On the third day of the Maine Arts Leadership Initiative (MALI) summer institute ideas fell into place and the teacher leaders had multiple opportunities to come together to share their ideas and follow up plans. Traditionally the third day is stressful but also the most exciting since everything comes together.

The day started with the opportunity to learn about each other. We grouped and regrouped – how many years have you taught, what discipline, etc.? And, moving around the room doing so, mixed up the groups continuously and was a lot of fun!

We continued the day with an opportunity for new and returning teacher leaders to act as “critical friends”. In MALI the critical friend role is a leader who assists and supports another leader. This is done in a constructive way to help the teacher move forward with their ideas. Critical friends often continue the supportive beyond the summer institute.

Lindsay Pinchbeck, Design Team member, Kris Bisson, music teacher leader and Lynda Leonas, visual art teacher leader

Teacher leaders generated a list of topics/questions that were of interest. They selected a topic to discuss in small groups. The format is similar to an un-conference or Edcamp. Some went away with more questions and ideas that were new to them.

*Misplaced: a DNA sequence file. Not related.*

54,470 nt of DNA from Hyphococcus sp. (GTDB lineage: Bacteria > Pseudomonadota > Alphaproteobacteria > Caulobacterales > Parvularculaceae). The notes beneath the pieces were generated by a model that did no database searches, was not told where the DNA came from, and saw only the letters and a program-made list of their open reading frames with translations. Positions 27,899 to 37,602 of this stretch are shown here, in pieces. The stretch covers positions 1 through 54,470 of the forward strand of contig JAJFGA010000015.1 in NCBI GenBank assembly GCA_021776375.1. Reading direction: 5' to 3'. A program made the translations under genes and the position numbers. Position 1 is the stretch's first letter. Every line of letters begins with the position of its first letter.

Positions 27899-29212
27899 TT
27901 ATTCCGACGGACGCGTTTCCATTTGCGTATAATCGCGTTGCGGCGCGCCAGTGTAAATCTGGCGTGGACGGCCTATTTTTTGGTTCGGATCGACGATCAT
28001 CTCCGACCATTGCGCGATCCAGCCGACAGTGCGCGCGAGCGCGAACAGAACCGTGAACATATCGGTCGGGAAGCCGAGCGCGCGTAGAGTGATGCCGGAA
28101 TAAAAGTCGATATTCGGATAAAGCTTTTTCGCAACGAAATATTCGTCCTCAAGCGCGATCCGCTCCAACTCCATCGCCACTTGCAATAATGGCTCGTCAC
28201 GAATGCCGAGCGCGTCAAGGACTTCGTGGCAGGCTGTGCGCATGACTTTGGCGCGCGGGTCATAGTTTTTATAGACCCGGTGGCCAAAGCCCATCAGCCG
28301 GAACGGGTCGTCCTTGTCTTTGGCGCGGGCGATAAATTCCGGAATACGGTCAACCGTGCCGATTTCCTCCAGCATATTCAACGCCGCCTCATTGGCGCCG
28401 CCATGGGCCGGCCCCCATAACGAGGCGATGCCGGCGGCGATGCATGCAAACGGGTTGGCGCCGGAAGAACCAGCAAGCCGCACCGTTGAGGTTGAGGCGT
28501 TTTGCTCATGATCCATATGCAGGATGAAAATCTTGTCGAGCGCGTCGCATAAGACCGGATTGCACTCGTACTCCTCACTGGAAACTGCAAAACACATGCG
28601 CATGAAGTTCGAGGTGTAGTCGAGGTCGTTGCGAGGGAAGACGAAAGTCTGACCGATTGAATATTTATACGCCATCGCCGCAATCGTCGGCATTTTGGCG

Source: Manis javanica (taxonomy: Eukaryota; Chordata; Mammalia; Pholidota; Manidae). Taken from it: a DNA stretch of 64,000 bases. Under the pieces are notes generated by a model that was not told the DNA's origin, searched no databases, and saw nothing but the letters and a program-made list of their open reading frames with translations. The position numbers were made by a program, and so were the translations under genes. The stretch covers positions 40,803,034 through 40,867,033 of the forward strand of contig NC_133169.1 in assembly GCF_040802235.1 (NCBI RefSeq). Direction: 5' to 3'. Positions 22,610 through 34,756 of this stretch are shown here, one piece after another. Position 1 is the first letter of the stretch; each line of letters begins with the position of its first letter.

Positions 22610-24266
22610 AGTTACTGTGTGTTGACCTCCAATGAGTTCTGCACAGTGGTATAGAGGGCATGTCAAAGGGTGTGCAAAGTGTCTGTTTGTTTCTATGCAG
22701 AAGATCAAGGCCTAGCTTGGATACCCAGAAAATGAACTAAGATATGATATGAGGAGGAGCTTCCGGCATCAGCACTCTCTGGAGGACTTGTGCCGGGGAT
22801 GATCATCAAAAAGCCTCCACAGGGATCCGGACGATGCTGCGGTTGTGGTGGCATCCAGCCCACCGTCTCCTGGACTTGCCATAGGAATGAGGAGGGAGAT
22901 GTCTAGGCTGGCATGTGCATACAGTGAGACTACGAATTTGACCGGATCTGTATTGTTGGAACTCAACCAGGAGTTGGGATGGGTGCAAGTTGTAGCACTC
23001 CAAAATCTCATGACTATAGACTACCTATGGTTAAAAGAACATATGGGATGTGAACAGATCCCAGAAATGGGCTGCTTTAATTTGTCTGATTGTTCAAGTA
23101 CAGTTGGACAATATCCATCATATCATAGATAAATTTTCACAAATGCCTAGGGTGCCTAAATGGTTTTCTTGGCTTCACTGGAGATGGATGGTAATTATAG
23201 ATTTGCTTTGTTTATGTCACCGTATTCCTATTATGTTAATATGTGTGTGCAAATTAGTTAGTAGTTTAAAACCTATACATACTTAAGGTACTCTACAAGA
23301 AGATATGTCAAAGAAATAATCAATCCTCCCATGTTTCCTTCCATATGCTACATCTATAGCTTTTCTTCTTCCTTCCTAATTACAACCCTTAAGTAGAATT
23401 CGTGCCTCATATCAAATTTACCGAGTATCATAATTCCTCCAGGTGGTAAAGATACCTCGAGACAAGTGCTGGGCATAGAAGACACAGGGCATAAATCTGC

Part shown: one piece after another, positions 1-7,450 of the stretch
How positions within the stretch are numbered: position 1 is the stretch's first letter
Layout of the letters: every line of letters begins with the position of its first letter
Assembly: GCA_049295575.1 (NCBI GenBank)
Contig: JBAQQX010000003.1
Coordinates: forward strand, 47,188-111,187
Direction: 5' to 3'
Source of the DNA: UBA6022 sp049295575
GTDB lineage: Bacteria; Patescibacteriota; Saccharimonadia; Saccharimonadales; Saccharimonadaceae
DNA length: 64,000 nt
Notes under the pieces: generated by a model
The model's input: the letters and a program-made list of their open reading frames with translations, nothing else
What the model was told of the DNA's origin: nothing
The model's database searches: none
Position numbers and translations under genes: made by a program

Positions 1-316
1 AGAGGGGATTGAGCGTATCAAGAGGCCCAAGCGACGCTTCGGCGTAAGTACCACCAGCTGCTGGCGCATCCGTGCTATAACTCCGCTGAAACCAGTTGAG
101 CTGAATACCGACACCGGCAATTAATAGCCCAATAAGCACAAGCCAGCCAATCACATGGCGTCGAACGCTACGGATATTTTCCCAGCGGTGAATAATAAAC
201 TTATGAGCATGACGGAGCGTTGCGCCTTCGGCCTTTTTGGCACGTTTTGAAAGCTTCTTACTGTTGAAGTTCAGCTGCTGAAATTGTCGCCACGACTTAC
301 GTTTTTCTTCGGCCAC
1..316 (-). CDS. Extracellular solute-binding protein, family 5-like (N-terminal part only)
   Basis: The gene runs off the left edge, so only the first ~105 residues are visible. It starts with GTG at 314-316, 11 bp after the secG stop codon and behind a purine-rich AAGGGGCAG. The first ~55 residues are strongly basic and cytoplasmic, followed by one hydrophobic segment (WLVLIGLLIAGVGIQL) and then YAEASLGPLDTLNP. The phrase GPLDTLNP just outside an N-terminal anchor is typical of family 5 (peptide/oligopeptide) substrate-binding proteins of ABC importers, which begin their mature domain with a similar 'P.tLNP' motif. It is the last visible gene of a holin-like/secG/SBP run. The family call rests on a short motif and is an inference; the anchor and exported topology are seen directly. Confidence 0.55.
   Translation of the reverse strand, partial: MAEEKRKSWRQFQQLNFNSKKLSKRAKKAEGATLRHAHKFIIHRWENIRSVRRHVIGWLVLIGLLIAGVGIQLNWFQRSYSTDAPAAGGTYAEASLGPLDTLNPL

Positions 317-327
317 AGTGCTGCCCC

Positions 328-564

The rush was on to complete plans that describe actions for the next year. The day ended with participants sharing their plans in a Gallery Walk. Plans were filled with comments written on stickie notes to help each teacher leader continue working on their individual plans.

As we ended the day exhausted participants went away filled with the energy and ideas that everyone freely shared. We look forward to seeing the final plans in a couple of weeks!

WABI TV 5 visited during the day and featured the institute on the evening news.

The dancer stands alone, John Morris!

Critical friends: Samantha Armstrong and Hope Lord – visual art teachers

Critical friends – Jen Nash, music teacher leader and Laura Manchester, visual art teacher leader

 

h1

MALI Summer Institute: Day 2

August 4, 2017

Wowzer!

Kate Cook Whitt

Day 2 kicked off with an amazing STEAM presentation from Kate Cook-Whitt. The opening was titled This is your Brain on Art: Neuroscience and the Arts  – “Examining the World Through Different Lenses: Art and Science”. Kate is an Assistant Professor of Education at the Center for Innovation in Education (CIE) at Thomas College. Participants agreed that Kate’s presentation was outstanding!

Teacher Leaders participated in several great mini-sessions, some led by teacher leaders and teaching artists leaders themselves including:

  • Nancy Frolich, Social Justice mini-lesson

    Social Justice and the Power of the Arts with Nancy Frohlich from Leaps of Imagination

  • 7 Strategies of Assessment with Jeff Beaudry from USM and visual art teacher leaders Holly Leighton and Samantha Armstrong

  • National Board Certification with visual art teacher leader Danette Kerrigan

  • Connecting the STUDIO HABITS of MIND to the NATIONAL STANDARDS in the Visual Arts classroom with visual art teacher leader Jane Snider

  • Things Into Poetry session with Brian Evans-Jones

    Things Into Poetry with poet teaching artist leader Brian Evans-Jones